A dazzling work of non-fiction cinema, Eugenio Polgovsky’s “Tropic of Cancer” brings an artist’s eye to the hard-scrabble existence of families who survive by selling desert plants and animals by the side of a superhighway. Trained as a photographer and armed with a digivid camera, Polgovsky makes his vision of the poorest of the poor in Mexico’s San Luis Potosi state (located on the global parallel known as Tropic of Cancer) as much a non-verbal, existential essay as it is a social document. Pic will elicit strong reaction on its fest road trip from Sundance and Rotterdam to Mexico City and beyond, before tube play draws more eyes.
Without prelude, pic drops viewers into the dirt and cacti, where Ramiro Lopez and Israel Castillo (all subjects are unidentified onscreen) hunt rattlers for their prized skins. Snakes are gutted, their meat cooked for food or fed to caged birds of prey, then their skins are hung to dry. The images are of people living in the early 21st century, but it may as well be the 11th.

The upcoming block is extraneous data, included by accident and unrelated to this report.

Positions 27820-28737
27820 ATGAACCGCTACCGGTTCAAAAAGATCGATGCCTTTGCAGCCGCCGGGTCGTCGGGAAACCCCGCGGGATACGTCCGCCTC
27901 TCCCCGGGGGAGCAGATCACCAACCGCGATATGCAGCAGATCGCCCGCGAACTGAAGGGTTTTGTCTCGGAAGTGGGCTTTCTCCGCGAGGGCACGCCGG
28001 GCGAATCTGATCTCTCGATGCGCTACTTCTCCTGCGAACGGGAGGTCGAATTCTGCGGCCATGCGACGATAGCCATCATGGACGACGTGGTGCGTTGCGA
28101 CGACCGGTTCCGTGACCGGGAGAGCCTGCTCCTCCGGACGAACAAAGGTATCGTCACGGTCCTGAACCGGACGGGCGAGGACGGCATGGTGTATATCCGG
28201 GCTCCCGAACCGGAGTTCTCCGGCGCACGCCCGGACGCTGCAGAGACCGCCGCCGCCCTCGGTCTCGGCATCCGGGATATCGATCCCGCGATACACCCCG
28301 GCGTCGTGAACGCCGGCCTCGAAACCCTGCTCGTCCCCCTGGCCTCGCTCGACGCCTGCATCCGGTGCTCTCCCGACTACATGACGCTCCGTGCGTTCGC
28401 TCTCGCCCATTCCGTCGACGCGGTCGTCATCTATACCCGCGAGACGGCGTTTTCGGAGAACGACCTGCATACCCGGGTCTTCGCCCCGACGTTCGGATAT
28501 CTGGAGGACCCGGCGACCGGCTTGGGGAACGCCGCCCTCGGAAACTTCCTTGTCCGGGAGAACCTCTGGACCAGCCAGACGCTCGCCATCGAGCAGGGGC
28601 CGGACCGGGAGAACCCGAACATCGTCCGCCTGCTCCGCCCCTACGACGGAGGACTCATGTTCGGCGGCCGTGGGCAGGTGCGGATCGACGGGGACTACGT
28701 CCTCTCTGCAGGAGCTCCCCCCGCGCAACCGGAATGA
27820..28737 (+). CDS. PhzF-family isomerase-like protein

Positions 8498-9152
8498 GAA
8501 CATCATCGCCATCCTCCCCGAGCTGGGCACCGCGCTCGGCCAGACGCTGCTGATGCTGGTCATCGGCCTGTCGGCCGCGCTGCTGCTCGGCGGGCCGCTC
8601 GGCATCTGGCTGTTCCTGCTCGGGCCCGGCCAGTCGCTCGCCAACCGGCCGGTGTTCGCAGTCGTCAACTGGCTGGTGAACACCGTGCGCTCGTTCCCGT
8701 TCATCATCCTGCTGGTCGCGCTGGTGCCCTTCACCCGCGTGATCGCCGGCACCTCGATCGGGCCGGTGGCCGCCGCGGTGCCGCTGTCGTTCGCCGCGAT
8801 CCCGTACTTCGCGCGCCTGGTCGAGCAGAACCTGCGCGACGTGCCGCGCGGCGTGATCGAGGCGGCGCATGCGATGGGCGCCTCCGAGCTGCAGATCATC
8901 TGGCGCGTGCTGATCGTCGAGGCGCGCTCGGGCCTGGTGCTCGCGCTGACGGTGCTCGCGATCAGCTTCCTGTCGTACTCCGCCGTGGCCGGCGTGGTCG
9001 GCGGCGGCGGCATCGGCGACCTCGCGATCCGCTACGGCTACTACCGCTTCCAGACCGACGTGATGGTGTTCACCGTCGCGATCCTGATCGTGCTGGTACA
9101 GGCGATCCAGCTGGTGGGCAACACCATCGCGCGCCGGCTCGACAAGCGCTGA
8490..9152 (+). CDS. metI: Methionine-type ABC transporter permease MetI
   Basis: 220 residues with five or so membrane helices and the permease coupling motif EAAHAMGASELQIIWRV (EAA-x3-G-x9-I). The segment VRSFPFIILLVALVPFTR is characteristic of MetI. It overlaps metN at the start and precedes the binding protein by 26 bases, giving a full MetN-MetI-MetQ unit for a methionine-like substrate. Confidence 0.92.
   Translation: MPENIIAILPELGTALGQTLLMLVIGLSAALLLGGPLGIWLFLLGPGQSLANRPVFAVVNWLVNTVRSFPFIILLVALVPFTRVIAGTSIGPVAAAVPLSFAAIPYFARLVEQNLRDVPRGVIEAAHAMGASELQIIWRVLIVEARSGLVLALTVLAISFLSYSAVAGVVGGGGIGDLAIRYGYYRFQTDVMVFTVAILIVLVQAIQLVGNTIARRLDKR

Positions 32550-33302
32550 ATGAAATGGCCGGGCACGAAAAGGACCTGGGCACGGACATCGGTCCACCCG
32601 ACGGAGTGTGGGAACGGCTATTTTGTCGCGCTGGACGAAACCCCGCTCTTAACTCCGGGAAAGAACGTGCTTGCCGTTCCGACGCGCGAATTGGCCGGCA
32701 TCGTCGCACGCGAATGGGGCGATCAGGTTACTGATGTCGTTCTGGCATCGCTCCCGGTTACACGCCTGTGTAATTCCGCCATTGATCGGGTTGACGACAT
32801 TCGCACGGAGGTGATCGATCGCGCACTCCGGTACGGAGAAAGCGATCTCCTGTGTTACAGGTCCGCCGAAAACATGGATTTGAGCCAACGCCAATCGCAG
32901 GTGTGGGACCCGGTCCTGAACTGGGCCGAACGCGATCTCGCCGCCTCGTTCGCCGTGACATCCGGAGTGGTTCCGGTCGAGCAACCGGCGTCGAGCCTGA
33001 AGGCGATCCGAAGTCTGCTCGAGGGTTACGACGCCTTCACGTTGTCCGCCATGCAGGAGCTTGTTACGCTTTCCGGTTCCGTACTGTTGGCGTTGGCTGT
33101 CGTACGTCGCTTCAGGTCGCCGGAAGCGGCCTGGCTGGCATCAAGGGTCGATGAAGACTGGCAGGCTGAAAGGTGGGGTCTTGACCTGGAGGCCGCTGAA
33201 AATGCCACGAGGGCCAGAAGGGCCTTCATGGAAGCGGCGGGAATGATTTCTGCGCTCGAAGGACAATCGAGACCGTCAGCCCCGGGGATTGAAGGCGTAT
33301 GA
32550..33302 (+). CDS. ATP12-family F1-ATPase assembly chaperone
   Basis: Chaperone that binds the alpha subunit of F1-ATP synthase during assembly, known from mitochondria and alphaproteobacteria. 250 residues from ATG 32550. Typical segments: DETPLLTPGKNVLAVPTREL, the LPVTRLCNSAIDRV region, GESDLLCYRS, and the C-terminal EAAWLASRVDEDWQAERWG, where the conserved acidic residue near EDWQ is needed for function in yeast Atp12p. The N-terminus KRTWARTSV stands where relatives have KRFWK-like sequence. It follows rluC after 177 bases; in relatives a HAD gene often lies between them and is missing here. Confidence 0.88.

Polgovsky, as both helmer and lenser, is constantly aware of this contrast. His shooting style emphasizes the presence of his camera in the lives of people living a hunter-gatherer existence, perfectly captured when young Gamaliel Reyes aims his slingshot directly into the lens. The modern-ancient conflict also arises in such stark settings as a shack home where a boy watches a cheesy TV gameshow or the rudimentary stand built from tree branches where items are sold alongside the adjacent highway with its river of big trucks roaring past.
Intentional lack of commentary or any other standard docu informational devices compels the viewer to observe closely and arrive at personal conclusions; repeated closeups of animals in cages will be read by some as cruelty, for instance, while others will see the difficult images as part of the film’s anthropological view, much in the tradition of Jean Rouch.
But there’s no mistaking Polgovsky’s well of emotion for these desperately poor families, summed up in a luminous nighttime image of an incredibly wrinkled old lady, Placida Sanchez, as she laments, “It’s rough work to live … ”
Polgovsky (with sound designer Enrique Greiner) delivers the desert’s natural sounds, the caged animals’ terrified and terrifying screeches and the highway’s assaulting noise. A transfixing and deeply affecting organ prelude by Cesar Franck fades in and out, with the kind of ghostly spiritual effect reminiscent of Andrei Tarkovsky’s use of Bach.